A Christian-run bakery which refused to make a cake bearing a pro-gay marriage slogan has been found guilty of discrimination after a landmark legal action at Belfast County Court.
District Judge Isobel Brownlie ruled the defendants unlawfully discriminated on the grounds of sexual orientation
The Equality Commission for Northern Ireland brought the case against Ashers Bakery on behalf of gay rights activist Gareth Lee whose order was refused.
The family-run bakery, which delivers across the UK and Ireland, turned down the request for a cake with an image of Sesame Street puppets Bert and Ernie below the motto Support Gay Marriage.
It had been ordered for a private function marking International Day Against Homophobia last May.
Making the ruling Judge Brownlie said: "The defendants have unlawfully discriminated against the plaintiff on grounds of sexual discrimination.
"This is direct discrimination for which there is no justification."
Evidence in the landmark ruling, which generated headlines around the world and divide opinion across Northern Ireland, was heard over three days in March.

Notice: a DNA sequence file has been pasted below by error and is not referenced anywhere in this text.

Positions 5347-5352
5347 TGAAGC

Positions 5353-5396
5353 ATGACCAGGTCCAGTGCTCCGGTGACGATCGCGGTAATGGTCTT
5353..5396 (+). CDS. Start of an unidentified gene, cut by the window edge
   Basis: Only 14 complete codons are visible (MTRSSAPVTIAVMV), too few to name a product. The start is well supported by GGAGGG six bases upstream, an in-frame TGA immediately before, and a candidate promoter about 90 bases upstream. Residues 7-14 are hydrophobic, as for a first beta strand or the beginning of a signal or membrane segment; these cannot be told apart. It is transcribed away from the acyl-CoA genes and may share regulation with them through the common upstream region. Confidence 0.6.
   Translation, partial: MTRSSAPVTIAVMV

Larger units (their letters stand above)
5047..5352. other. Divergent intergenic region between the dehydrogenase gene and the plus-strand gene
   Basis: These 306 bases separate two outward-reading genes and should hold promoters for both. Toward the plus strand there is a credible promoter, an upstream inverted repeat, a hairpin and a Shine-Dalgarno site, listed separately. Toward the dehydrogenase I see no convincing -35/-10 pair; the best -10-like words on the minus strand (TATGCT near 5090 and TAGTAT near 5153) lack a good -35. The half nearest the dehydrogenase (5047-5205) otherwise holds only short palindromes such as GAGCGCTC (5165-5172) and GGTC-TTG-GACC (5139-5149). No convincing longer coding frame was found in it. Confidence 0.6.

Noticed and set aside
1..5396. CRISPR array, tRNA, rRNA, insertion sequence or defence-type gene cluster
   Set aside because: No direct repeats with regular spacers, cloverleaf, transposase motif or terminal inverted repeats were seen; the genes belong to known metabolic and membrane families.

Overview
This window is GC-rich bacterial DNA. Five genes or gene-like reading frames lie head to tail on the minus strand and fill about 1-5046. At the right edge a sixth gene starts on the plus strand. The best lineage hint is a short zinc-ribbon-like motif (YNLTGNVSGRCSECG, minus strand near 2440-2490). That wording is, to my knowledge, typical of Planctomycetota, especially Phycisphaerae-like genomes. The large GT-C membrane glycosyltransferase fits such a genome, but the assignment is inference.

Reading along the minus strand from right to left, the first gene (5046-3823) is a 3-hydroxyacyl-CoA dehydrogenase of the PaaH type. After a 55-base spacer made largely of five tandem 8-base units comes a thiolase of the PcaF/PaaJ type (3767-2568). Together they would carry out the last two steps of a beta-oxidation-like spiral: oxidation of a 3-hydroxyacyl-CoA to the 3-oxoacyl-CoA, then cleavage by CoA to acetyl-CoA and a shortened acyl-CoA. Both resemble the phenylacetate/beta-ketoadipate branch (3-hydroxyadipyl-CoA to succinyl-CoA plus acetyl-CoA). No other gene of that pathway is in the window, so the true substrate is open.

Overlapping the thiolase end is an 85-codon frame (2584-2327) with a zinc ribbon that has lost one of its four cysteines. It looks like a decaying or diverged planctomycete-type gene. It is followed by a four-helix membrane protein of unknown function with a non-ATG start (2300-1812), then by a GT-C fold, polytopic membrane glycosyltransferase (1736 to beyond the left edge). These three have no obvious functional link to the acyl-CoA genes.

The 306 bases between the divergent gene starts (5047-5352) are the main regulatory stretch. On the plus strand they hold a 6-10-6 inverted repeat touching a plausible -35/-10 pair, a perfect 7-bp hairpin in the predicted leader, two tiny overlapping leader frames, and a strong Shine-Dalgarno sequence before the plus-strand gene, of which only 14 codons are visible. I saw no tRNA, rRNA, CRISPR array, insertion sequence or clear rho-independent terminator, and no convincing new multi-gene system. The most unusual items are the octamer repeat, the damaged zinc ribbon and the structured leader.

It began when Mr Lee placed the order at the Belfast branch of Ashers' he paid in full and said he was left stunned when two days later the company phoned to say it could not be processed.
In his evidence, Mr Lee claimed to have been left feeling like a lesser person.
Judge Brownlie said the McArthur family held "genuine deeply held religious beliefs" but said that they must have been aware that Mr Lee was gay and were aware of the ongoing same sex marriage debate because of the graphics he had supplied.
She said: "As much as I acknowledge their religious beliefs this is a business to provide service to all. The law says they must do that."
District Judge Brownlie accepted he (Mr Lee) had been treated "less favourably", contrary to the law.
She said: "My finding is that the defendants cancelled this order as they oppose same-sex marriage for the reason that they regard it as sinful and contrary to their genuinely-held religious beliefs.